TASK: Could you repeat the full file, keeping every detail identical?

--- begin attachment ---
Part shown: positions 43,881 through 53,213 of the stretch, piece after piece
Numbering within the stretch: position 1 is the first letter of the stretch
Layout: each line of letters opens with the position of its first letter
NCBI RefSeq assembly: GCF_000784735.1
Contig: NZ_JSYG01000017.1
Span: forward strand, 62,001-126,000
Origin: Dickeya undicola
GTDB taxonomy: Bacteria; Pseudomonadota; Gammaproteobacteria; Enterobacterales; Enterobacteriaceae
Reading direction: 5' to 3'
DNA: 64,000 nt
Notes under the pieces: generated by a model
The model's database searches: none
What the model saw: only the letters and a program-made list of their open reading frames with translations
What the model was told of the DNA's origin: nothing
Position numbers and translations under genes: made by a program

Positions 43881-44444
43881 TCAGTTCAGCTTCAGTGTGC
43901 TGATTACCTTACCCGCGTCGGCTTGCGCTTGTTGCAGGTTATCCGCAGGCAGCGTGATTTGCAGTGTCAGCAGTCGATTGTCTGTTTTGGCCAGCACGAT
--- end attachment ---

Part shown: positions 43,881 through 53,213 of the stretch, piece after piece
Numbering within the stretch: position 1 is the first letter of the stretch
Layout: each line of letters opens with the position of its first letter
NCBI RefSeq assembly: GCF_000784735.1
Contig: NZ_JSYG01000017.1
Span: forward strand, 62,001-126,000
Origin: Dickeya undicola
GTDB taxonomy: Bacteria; Pseudomonadota; Gammaproteobacteria; Enterobacterales; Enterobacteriaceae
Reading direction: 5' to 3'
DNA: 64,000 nt
Notes under the pieces: generated by a model
The model's database searches: none
What the model saw: only the letters and a program-made list of their open reading frames with translations
What the model was told of the DNA's origin: nothing
Position numbers and translations under genes: made by a program

Positions 43881-44444
43881 TCAGTTCAGCTTCAGTGTGC
43901 TGATTACCTTACCCGCGTCGGCTTGCGCTTGTTGCAGGTTATCCGCAGGCAGCGTGATTTGCAGTGTCAGCAGTCGATTGTCTGTTTTGGCCAGCACGAT